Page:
While a survey of obese teens reflected that they felt physically healthy, medical tests revealed otherwise.
Researchers at the Children's Hospital and Research Center Oakland in California compared the health data of 33 teenagers with high body mass indexes (BMI) to normal-weight teens from the same region.
The obese teens said they felt fine. However, tests revealed that when compared to the control group, they had higher markers of inflammation, elevated levels of a hormone associated with heart disease, more oxidative stress and insulin resistance — which is a precursor to diabetes.
"The metabolic abnormalities suggest that the process of developing heart disease has already started in these children, making it critical for them to make definitive lifestyle and diet changes," said Ashutosh Lal, M.D., senior author of the study.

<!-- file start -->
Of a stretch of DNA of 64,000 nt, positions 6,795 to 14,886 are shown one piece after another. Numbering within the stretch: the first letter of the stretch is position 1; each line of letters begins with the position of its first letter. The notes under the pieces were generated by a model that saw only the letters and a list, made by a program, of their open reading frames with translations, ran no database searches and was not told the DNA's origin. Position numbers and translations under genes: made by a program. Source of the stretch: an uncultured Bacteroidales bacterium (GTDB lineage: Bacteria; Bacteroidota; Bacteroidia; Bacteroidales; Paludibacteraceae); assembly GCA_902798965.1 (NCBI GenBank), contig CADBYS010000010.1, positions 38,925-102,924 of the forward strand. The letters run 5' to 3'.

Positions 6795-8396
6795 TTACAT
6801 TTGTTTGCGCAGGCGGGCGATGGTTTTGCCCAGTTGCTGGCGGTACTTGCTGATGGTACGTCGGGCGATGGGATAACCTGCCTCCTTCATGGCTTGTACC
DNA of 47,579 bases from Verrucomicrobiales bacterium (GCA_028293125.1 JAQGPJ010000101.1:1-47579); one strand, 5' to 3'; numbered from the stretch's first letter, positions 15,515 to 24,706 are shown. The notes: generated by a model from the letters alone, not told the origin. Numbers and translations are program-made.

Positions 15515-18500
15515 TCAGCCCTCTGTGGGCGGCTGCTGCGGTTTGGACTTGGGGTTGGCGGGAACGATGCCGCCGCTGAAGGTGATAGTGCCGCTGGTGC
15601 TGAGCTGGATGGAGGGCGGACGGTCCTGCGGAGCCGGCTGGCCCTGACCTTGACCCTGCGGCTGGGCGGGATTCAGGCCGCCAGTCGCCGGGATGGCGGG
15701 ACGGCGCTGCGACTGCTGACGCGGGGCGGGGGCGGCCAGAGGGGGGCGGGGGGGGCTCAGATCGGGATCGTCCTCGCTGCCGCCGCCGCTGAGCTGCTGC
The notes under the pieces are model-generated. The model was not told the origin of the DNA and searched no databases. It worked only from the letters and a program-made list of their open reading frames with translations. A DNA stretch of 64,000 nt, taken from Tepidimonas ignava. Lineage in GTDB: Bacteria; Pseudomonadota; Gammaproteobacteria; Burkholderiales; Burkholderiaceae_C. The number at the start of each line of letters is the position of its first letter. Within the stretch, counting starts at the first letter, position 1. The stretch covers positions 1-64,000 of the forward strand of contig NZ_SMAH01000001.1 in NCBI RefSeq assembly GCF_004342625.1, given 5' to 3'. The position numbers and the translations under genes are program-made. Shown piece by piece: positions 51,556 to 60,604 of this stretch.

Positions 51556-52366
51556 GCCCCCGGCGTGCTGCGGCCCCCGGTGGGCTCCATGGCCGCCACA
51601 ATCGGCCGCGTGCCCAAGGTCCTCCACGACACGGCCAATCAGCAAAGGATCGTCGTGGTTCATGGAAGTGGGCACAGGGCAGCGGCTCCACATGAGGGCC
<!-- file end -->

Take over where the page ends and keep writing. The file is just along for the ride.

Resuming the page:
When looking at the participants' diets, researchers found that few of the teens — overweight or otherwise — had optimal eating habits. However, the obese youth tended to consume less dairy and fruit than their normal-weight counterparts. This resulted in lower levels of potassium and vitamins C, D and A.
Authors of the study said that obese teens should not necessarily focus on eating less, but incorporate more low-fat dairy and fresh produce into their diets.